The Sabah Law Society has raised concerns over any planned emergency provisions that would affect state matters without going through the state assembly.
Its chief Roger Chin said this was as a declared state of emergency would permit Putrajaya to issue directives and enact laws that encroach on state matters.
"An emergency declaration would mean that the federal government can expand its authority to any matter, even including those within the jurisdiction of state governments, according to Article 150(4) of the Federal Constitution.
"Such laws would affect states as these would not have been passed by the State Legislative Assembly and members duly elected by the people of the state," Chin said in a statement.
He further noted of the far-reaching consequences of an emergency declaration, particularly the loss of oversight to laws passed without any parliamentary debate as a check and balance mechanism.
"In addition, such laws need not be in accordance with the provisions of the Federal Constitution.
"For these very reasons, two pillars of government, namely the judiciary and Parliament, would be rendered impotent and the democratic structure would be compromised with a concentration of power in the hands of the executive," he said.
Even as Sabah continues to battle with the rising number of Covid-19 cases, Chin said there are already sufficient laws and measures in place to deal with the public health crisis without need to resort to an emergency declaration.
"The Covid-19 pandemic does not represent an emergency as envisaged by Article 150 of the Federal Constitution.
"None of the special powers as stated in Article 150 are required in order to deal with the situation," he added.
"The SLS maintains its faith in the health authorities and medical personnel who are working tirelessly to safeguard the health of all Malaysians," said Chin, who appealed to the Yang di-Pertuan Agong Sultan Abdullah Sultan Ahmad Shah not to declare a state of emergency.
Existing laws sufficient
Similarly, the Society for the Promotion of Human Rights (Proham) said existing laws on health safety and movement of people within districts, states and across countries are sufficient at present time.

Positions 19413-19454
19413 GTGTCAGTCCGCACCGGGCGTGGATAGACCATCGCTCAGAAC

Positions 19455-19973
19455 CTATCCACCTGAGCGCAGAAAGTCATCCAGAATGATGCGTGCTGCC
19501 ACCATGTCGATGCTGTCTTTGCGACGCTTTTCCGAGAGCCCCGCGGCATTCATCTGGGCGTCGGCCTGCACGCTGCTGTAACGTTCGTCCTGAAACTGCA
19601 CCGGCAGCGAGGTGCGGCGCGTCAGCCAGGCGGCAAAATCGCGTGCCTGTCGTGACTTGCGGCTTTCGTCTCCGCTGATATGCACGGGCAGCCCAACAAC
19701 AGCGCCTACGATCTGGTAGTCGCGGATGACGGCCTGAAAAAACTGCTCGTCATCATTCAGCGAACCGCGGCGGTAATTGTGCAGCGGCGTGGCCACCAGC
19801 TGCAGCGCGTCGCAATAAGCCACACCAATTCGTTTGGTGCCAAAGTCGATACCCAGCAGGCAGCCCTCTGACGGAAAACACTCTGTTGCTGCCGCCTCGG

The group of former human rights commissioners also said fundamental liberties, democracy and Parliament should not be suspended in order to address the increase in Covid-19 cases.
"In fact, the opposite must take place so that there is greater transparency of data, enhanced multi-stakeholder partnership and action to instil greater cooperation of all stakeholders in addressing not just a health pandemic which has caused great disruptions to the livelihood of ordinary people and now leading to a political crisis of legitimacy.
"What we are facing is a health issue and not a security issue and hence the emergency sought by the prime minister under the name of Covid-19 is unwarranted," Proham said in a statement.
So far details surrounding a proposal presented by Prime Minister Muhyiddin Yassin to the Agong during his audience yesterday has remained unclear.
Istana Negara in a statement this morning said the king will discuss with the other rulers on the suggestions he received from the cabinet yesterday.
The statement, however, did not give any details on the suggestions or if a proclamation of emergency was part of the suggestions as heavily speculated.